Profitability: What is the return on investment on a piece of equipment? This is a question that should be asked at the beginning and before the purchase of any equipment or repair. If the timetable for the return on the investment exceeds the life expectancy of the equipment, then the equipment or repair purchase should not be made.
Kyle Harris, product manager, Hennessy Industries Inc. If a (dealership) has a tire machine that is no longer able to safely and easily service the tires that the dealership services today or wants to service in the future, (this) is a great reason to move up to a more suitable machine.
Oftentimes, balancers are replaced because they are no longer able to keep technicians as productive as a new balancer. Tire balancers have a life generally of about seven years at a busy tire shop. However, seven years is generous if you are not equipped with a modern balancer.
An ALI-certified lift inspector can always help advise a tire dealer on lift safety, but sometimes a dealership will simply outgrow a lift because it lacks the overall lift capacity they need.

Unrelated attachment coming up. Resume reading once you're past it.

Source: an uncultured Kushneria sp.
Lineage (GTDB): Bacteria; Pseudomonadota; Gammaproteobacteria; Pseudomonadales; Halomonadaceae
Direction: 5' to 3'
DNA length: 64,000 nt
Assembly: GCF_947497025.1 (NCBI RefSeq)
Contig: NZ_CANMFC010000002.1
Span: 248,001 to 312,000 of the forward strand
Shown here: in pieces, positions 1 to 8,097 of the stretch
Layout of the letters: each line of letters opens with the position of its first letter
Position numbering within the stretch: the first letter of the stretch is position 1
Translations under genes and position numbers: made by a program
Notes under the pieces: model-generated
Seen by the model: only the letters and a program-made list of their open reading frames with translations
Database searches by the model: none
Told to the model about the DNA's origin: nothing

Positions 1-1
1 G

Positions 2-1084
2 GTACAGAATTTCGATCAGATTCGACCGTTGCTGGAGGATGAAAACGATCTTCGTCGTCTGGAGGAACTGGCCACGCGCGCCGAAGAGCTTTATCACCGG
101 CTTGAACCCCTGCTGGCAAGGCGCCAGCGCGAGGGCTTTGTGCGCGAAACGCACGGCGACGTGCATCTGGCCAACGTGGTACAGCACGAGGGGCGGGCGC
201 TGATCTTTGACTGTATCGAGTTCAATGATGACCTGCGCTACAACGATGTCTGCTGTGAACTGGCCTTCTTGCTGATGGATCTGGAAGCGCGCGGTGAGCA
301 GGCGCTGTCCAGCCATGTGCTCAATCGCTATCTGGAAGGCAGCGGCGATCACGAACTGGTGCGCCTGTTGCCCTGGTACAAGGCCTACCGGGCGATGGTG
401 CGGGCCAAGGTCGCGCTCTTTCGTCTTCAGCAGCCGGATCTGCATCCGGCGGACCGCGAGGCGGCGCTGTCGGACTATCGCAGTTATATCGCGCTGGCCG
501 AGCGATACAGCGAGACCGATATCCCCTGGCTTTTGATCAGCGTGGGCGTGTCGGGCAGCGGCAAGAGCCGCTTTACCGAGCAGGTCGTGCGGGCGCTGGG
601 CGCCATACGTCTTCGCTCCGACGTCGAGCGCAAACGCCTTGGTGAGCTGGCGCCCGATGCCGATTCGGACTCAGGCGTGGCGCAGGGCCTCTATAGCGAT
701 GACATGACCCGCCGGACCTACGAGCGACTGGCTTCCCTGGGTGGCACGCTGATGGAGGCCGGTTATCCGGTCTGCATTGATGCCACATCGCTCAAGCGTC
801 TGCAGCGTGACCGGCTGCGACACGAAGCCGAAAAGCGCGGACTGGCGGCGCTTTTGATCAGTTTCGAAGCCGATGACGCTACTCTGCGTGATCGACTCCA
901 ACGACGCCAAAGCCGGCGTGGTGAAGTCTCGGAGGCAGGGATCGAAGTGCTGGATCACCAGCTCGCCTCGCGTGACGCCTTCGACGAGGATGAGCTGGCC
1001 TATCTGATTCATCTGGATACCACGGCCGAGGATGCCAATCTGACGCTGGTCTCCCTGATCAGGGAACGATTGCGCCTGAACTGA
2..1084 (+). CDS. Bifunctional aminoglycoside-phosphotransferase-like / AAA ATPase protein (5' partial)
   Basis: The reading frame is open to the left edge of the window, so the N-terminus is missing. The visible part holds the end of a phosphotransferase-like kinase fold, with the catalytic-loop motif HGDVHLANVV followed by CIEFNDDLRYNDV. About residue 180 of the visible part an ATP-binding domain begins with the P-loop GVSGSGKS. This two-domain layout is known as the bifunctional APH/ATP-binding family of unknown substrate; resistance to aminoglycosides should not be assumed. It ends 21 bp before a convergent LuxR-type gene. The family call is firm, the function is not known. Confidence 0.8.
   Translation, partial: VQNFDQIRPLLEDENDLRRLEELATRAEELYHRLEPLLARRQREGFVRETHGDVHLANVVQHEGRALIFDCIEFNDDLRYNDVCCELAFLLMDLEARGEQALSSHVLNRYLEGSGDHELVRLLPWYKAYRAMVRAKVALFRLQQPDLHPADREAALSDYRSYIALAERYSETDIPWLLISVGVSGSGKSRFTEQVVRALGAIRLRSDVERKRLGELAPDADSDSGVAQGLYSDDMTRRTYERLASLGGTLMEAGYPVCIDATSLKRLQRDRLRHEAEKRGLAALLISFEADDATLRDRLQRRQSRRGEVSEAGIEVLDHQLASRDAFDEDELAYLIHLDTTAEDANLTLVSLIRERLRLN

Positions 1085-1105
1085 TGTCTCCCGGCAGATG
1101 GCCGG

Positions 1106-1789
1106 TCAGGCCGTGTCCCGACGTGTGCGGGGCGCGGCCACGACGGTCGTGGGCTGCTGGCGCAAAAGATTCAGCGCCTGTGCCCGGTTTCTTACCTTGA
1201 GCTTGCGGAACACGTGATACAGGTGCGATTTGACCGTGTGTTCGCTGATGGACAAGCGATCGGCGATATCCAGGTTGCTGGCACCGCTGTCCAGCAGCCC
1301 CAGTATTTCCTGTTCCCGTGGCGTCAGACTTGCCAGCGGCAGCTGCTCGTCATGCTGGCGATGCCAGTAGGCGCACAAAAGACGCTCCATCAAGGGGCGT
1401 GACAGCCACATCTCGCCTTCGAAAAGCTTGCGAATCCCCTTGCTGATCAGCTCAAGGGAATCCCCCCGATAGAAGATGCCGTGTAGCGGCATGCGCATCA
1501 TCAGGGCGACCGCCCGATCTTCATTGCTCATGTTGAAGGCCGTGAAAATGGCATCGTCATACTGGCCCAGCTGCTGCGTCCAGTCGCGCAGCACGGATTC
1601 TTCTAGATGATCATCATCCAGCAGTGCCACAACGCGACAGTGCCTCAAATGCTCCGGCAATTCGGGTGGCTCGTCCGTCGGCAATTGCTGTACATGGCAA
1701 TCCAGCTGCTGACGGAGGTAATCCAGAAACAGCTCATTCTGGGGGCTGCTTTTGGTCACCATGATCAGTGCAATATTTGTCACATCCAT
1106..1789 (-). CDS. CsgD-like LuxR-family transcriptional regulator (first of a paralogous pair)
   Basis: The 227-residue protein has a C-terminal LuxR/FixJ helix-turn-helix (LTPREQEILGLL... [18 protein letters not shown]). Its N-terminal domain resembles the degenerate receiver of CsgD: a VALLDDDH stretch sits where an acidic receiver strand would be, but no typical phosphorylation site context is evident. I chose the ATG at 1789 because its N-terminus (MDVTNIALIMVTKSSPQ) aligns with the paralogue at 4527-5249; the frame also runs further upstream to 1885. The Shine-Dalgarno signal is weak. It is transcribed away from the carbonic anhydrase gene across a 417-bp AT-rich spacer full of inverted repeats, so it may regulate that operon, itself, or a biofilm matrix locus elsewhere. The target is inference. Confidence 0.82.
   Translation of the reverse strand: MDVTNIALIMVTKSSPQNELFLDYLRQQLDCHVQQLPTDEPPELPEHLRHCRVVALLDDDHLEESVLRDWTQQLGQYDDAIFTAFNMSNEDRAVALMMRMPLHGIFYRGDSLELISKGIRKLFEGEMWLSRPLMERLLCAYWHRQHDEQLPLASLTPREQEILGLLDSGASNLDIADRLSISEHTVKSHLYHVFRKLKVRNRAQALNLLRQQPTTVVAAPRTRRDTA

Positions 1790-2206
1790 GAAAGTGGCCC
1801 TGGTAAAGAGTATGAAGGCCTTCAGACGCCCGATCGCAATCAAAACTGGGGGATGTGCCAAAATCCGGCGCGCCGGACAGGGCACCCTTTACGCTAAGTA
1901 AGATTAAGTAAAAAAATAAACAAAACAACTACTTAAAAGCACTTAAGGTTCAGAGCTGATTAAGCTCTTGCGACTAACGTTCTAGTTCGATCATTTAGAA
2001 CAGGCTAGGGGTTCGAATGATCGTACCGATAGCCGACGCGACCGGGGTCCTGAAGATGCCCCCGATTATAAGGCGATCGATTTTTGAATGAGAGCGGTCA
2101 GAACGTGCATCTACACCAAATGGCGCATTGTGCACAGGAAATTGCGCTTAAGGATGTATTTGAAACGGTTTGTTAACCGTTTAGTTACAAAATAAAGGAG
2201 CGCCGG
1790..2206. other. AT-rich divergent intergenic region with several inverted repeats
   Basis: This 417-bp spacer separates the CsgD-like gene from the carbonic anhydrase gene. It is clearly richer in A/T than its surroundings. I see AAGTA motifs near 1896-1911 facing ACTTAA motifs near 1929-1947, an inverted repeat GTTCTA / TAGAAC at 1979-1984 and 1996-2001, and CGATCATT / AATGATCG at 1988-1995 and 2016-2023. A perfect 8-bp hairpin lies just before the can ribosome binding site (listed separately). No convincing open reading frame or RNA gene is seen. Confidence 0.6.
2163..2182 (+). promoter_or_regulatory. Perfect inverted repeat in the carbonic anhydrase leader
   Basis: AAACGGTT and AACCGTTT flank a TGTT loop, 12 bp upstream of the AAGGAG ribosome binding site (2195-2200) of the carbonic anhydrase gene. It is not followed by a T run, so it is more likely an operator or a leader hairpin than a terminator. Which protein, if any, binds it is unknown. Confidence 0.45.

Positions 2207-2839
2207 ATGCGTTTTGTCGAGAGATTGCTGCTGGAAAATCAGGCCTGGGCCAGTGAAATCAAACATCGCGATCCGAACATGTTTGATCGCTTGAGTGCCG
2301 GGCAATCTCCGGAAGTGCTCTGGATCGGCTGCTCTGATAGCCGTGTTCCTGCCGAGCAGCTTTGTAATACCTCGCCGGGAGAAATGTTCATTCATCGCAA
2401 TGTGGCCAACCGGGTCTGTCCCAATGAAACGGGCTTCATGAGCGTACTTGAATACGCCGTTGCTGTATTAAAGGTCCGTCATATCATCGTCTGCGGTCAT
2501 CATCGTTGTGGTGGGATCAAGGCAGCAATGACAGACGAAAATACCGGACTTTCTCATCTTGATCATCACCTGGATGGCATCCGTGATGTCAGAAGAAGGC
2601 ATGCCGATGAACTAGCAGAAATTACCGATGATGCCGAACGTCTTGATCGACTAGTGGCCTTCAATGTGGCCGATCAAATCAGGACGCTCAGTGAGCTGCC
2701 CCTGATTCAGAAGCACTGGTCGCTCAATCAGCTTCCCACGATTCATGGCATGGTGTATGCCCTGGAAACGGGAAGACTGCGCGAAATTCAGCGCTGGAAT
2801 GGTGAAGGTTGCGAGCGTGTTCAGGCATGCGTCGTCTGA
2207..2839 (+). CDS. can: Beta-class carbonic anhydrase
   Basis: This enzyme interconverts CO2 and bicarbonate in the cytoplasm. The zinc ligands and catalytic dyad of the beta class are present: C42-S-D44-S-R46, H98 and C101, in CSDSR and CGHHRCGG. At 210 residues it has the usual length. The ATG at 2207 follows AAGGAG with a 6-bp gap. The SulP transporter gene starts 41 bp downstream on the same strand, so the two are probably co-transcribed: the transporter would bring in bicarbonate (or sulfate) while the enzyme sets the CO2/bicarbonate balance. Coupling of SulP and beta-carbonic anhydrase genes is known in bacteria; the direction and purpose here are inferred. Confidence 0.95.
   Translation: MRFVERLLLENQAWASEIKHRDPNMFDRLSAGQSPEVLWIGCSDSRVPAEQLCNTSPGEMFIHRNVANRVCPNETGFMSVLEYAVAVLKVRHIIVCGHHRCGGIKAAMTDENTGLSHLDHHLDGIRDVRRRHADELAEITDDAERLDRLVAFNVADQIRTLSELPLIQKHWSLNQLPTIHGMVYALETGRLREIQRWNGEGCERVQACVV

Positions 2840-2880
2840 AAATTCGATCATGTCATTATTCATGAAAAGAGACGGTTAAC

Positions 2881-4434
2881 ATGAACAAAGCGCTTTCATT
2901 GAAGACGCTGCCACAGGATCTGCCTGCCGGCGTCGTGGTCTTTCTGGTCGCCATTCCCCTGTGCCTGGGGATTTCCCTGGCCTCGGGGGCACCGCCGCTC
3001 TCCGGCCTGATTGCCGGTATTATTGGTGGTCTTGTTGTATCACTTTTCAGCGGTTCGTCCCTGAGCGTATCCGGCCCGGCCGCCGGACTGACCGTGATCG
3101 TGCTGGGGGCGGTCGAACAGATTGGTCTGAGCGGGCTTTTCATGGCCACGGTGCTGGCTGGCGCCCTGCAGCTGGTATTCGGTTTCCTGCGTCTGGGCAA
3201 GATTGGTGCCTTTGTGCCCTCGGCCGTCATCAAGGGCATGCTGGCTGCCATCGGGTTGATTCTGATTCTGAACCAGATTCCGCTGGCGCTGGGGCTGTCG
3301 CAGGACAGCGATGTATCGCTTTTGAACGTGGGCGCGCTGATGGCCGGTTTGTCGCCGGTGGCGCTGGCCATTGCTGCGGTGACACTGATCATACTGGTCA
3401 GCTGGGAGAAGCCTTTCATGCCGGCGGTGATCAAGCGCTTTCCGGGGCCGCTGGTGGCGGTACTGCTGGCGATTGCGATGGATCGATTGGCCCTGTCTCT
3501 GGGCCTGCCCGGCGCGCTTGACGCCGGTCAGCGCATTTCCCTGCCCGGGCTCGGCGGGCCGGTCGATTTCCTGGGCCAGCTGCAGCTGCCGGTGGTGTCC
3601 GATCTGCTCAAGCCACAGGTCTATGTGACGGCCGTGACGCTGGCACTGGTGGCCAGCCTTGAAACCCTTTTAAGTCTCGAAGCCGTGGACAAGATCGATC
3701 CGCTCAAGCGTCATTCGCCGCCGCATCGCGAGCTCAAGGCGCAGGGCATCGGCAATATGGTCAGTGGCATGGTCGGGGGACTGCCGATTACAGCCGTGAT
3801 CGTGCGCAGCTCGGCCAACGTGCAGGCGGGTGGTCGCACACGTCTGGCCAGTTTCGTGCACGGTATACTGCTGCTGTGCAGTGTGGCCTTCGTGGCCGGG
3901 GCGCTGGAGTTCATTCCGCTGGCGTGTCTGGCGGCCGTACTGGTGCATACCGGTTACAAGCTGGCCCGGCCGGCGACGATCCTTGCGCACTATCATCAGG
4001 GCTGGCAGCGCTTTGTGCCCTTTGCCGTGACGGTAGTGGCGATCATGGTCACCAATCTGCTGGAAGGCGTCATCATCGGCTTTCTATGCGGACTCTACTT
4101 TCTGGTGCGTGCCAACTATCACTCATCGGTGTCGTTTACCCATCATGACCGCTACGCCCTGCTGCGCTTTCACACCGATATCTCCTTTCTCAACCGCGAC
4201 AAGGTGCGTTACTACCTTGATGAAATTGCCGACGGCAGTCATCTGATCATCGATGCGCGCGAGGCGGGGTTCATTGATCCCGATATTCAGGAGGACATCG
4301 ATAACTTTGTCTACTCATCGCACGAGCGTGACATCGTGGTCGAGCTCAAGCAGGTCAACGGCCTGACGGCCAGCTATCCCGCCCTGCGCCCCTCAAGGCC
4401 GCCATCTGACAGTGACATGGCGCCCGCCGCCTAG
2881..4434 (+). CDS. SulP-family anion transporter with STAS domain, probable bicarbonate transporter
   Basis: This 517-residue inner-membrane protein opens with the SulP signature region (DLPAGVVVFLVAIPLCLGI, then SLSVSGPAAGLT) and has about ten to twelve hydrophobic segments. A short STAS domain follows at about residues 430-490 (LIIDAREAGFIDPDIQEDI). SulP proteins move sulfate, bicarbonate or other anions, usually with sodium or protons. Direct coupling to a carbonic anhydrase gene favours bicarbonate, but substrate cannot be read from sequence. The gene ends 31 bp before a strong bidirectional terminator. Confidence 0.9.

It is important to evaluate your customer base’s needs to optimize the life of your vehicle lifts. For example, for alignment and drive-on lift needs, many tire dealers find that they need a lift that will support longer wheel bases or one that can lift heavier vehicles.
Pete Liebetreu, vice president of marketing, Hunter Engineering Co.: For any equipment, there are two reasons to purchase new: because your old equipment is worn-out (and) because vehicles have changed and your old equipment can no longer service the vehicles you see. But these reasons are nuanced.
If number one is your reason, shouldn’t you consider number two in your purchasing decision. If number two is your reason, don’t just consider what you need to service today’s vehicles, but also future vehicles.
Hunter makes very durable shop equipment, as evidenced by our three-year, across-the-board warranty.
Tire changers and balancers have useful lives in five to seven years in high- usage environments — much longer in moderate-usage shops. But the pace of change for tires and wheels is still very high, so there are often technological reasons to upgrade sooner.
Steve Perlstein, president of Mohawk Lifts LLC: When to replace is dependent on brand, quality and maintenance. Some lifts have a three- to four-year lifecycle and are priced as disposable items. A Mohawk Lift has a 25-year structural warranty and a 10-year mechanical parts warranty.
I believe focusing on shop productivity — getting more vehicles in and out of the shop in the same eight-hour day — makes the tire dealer more profitable.